Preparation is instrumental to fishing success. For me, having tackle rigged and ready is a big part of my preparation process. Fishing opportunities often present themselves unexpectedly and disappear quickly. Having the right tackle (rods and lures) readily available can make the difference between fishing and catching.
This was the certainly the case when fishing with Luke Bishop this weekend. Our plan was to head offshore and vertical jig for Vermillion Snapper and Black Sea Bass. However, we loaded the Pathfinder with offshore and nearshore spinning tackle. On the ride out, we saw a bunch of birds hovering over feeding fish. I vectored the boat towards the feeding fish and Luke picked up a nearshore rod rigged with a 3/8-ouce jig with a Pearl Z-Man 4” StreakZ. Before I could deploy the trolling motor, Luke was fighting a Spanish Mackerel. I picked up a nearshore spinning rod rigged with a Shimano Orca popper and cast it underneath the birds. A big Bluefish crashed the lure, knocking it out of the water. Soon as the Orca popper landed, another Bluefish inhaled it. Luke and I were catching a Spanish Mackerel or Bluefish on nearly every cast. The bite was so hot, I decided to use my fly rod. For the next few minutes, I looked in every compartment in my boat. Then, I remembered taking the fly rod out of the boat for the hurricane. While Luke and I caught a bunch of fish, my lack of preparation cost us an epic fly-fishing opportunity.
Preparation really can be the difference between fishing and catching.
During the summer, our rivers and creeks can become pretty crowded. Especially, on weekends. With the heat index consistently above 100 degrees, the inshore waters can also be uncomfortable. In the Lowcountry, late summer is unbearably hot. Subsequently, I have been fishing more in our nearshore waters. Less people. Cooler temperatures. Lots of fish. What’s not to like?
While my Pathfinder 2200 TRS 22-foot bay boat handled the nearshore waters quite well, there have been times when I felt the need for something a little larger. So, this week, I took delivery of a Pathfinder 2500 Hybrid, which is specifically designed for nearshore fishing. Between taking delivery and rigging of the new boat, I have not been fishing much. Thankfully, Kyle Thaxton has been fishing in the Wando River and provided a great fishing report. Kyle says the Redfish are around and biting natural baits. Look for them along shallow depth transitions and oyster bars. Kyle loves to fish. Kudos to his Dad for taking him.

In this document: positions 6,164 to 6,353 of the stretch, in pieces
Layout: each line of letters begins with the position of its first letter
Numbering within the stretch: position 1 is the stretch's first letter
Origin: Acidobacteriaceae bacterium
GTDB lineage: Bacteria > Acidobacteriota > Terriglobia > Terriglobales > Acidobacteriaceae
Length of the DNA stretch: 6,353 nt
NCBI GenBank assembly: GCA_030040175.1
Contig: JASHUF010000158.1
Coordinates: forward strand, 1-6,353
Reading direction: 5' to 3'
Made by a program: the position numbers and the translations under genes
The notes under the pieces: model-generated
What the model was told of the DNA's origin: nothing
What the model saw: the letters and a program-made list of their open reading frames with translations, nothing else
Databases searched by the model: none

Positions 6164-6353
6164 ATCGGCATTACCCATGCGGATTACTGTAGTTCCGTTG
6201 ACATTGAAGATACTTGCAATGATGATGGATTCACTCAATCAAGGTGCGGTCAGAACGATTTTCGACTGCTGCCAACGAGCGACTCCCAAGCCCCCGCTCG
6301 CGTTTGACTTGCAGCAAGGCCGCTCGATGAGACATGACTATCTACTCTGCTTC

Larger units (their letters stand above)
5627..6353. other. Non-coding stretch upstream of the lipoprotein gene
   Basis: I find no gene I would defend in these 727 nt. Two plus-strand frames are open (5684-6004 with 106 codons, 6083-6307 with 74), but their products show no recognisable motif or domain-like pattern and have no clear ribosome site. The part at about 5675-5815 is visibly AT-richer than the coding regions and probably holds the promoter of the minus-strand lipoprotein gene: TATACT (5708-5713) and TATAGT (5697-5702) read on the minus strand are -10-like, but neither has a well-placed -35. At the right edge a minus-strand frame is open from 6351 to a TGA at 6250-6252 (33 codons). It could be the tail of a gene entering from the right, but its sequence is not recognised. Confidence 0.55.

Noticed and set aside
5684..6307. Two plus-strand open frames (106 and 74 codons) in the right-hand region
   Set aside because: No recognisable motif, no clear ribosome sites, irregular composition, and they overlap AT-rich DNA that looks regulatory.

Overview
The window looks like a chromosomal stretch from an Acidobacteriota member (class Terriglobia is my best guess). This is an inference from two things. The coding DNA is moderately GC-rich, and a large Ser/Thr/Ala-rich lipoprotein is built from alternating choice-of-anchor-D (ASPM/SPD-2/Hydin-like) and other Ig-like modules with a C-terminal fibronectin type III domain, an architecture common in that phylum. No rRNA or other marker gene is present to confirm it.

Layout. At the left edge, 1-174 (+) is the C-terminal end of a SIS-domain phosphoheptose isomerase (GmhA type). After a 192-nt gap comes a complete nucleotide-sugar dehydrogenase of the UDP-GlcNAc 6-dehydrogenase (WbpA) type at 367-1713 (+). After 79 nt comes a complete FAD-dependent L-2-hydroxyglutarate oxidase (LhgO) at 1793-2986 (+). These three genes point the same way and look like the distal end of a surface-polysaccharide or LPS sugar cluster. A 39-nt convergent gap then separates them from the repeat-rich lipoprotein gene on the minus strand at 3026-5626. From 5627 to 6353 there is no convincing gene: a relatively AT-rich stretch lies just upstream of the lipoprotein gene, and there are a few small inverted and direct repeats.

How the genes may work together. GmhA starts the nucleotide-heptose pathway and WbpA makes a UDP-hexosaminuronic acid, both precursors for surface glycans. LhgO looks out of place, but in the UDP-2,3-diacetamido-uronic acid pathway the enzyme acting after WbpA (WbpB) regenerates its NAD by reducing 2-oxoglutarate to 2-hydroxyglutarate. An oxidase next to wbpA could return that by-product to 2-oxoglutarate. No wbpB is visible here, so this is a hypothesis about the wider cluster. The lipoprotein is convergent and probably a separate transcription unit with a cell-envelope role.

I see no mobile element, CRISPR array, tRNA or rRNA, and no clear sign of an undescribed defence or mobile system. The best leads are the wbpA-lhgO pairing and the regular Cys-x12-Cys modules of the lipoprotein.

Yes, it is heat stroke hot. But, as Kyle reports, the fishing is still very good. Both Kyle and I recommend getting out early. Right now, the Charleston Harbor water temperature is above 85-degrees. The water temperature in the rivers and creeks is even higher (especially in the afternoon). High water temperatures can cause the fish to be somewhat lethargic. So, the optimal fishing time is during an early morning incoming tide. The influx of cooler water and low light conditions will often produce the best bite of the day. If by chance the bite does not materialize, at least you won’t get heat stroke!
Thanks again to Kyle Thaxton for the fishing report. Kyle, keep fishing with your Dad. Then, when you grow up and your Dad grows old, take him fishing.
Recently, one of my fishing buddies past away. While I try to live a regret free life, I do wish we had fished together more often. This got me to thinking about all the friends I have been wanting to fish with but have not. So, I began calling my friends. Surprisingly, I do actually have a few. Donna Crocker was the first person to call me back and we planned to fish the next morning.